Apple's new iPad unveiling last week was met with a media frenzy- yet another sign that tablets are here to stay. According to eMarketer, 1/3 of online consumers will be using a tablet by 2014 and an estimated 90 million Americans will be using a tablet on a monthly basis in that same year.

As people continue to adopt tablets, behaviors of tablet users are starting to come to light. Users are more likely to use their tablets when they are unwinding which also means they tend to be more engaged with the content on their tablet, whether it is a game, magazine app, or advertisement. This is a behavior shift from typical engagement from the other major mobile device: the smartphone. A session on a smartphone is typically brief as the user is often trying to quickly accomplish a task and usually on the go.

The relaxed mindset of tablet users lends itself to shopping applications and retail websites. In January, Bazaarvoice found that the iPad overtook all other mobile device usage in 2011 holiday shopping, making up over 20% of all mobile device use. This overtakes iPhone and Android devices, and is especially significant when you take into account that nearly half of American adults are smartphone users.

Adobe Digital Marketing also recently conducted a study which found that tablets are tops when it comes to shopping. It found that consumers who visit retail websites using tablets are more valuable online customers than those who visit websites using smartphones or traditional desktop/laptop computers. “Tablet users spend over 50 percent more per purchase than visitors who use smartphones, and over 20 percent more than computer users.” Tablet visitors were also 3 times more likely to make a visit than smartphone visitors, and just as likely to purchase as a visitor on a computer. This all indicates that delivering experiences optimized for tablet visitors should generate a higher ROI.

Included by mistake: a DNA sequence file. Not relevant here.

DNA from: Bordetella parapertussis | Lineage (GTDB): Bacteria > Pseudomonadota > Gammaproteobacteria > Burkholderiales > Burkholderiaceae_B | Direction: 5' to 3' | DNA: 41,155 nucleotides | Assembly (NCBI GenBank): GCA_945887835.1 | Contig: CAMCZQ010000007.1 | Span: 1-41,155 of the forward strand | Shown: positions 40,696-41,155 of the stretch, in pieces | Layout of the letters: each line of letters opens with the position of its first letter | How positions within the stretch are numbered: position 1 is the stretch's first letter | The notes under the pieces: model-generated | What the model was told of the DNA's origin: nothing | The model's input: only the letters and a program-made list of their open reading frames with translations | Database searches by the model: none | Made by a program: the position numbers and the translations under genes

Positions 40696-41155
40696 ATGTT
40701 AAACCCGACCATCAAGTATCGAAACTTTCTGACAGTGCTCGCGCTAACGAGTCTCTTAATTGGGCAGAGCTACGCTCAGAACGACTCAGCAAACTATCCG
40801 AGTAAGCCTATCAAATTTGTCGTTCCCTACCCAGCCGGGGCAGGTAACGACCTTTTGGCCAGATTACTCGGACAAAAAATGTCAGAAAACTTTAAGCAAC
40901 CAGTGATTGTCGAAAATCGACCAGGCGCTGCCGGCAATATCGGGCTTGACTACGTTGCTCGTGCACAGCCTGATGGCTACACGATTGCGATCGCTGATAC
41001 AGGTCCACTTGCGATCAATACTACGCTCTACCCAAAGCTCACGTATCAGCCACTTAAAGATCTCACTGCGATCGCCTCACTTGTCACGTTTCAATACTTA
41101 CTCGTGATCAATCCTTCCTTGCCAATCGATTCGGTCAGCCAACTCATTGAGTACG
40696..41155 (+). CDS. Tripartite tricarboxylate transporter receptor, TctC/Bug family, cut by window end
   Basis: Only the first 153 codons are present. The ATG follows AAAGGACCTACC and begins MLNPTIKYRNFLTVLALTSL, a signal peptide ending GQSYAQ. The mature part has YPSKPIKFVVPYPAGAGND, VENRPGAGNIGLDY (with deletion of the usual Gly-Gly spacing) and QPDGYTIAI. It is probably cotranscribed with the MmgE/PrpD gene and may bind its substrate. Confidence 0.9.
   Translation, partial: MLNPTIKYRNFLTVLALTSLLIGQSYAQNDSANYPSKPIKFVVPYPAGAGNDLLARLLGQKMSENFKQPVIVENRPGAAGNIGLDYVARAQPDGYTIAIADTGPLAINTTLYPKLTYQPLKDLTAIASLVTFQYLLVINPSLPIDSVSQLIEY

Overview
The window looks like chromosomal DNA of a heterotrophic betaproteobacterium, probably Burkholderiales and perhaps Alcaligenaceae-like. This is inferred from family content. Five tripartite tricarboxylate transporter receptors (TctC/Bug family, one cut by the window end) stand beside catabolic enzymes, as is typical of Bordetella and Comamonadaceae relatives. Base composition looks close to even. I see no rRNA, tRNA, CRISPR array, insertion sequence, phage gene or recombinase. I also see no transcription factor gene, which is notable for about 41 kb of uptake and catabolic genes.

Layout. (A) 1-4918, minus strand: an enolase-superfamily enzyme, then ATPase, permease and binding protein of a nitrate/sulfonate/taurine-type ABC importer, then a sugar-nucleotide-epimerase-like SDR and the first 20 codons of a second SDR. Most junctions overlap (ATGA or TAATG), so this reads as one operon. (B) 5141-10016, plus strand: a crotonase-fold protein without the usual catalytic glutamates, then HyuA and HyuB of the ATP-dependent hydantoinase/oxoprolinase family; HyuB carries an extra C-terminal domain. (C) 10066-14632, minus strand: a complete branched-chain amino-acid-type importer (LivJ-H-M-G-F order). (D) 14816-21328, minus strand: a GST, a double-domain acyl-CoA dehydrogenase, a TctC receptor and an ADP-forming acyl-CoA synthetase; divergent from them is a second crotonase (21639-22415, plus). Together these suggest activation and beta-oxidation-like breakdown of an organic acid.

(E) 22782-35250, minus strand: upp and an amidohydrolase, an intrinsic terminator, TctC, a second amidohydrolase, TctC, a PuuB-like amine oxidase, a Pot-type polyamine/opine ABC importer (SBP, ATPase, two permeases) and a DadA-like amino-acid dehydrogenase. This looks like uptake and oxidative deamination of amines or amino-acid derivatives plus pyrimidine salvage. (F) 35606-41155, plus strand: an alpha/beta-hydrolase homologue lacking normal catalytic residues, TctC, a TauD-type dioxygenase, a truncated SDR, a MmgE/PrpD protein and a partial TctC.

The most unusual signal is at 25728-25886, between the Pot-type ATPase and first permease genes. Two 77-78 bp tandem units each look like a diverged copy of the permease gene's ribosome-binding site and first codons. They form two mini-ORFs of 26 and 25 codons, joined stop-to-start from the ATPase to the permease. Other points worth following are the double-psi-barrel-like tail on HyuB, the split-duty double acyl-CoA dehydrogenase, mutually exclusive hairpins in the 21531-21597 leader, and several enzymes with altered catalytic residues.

But why does shopping behavior seem to lend itself to tablets so well? Adobe found two reasons. First, tablet users are more affluent than other online shoppers and therefore may have an increased propensity to spend. Adobe also noted that the tablet user experience may be more conducive to online shopping, and shopping on tablets may take place in a less stressful environment.

These findings on mobile shopper behavior suggest that marketers, especially retailers, can no longer afford a one-size-fits-all approach to mobile optimizations because tablet and smartphone visitors are distinct customer segments. As tablet visitors are proving to be highly valuable, marketers should optimize their digital campaigns to create engaging customer experiences and take advantage of this important audience.

Have you had a positive shopping experience on your tablet? Share your thoughts in the comments below.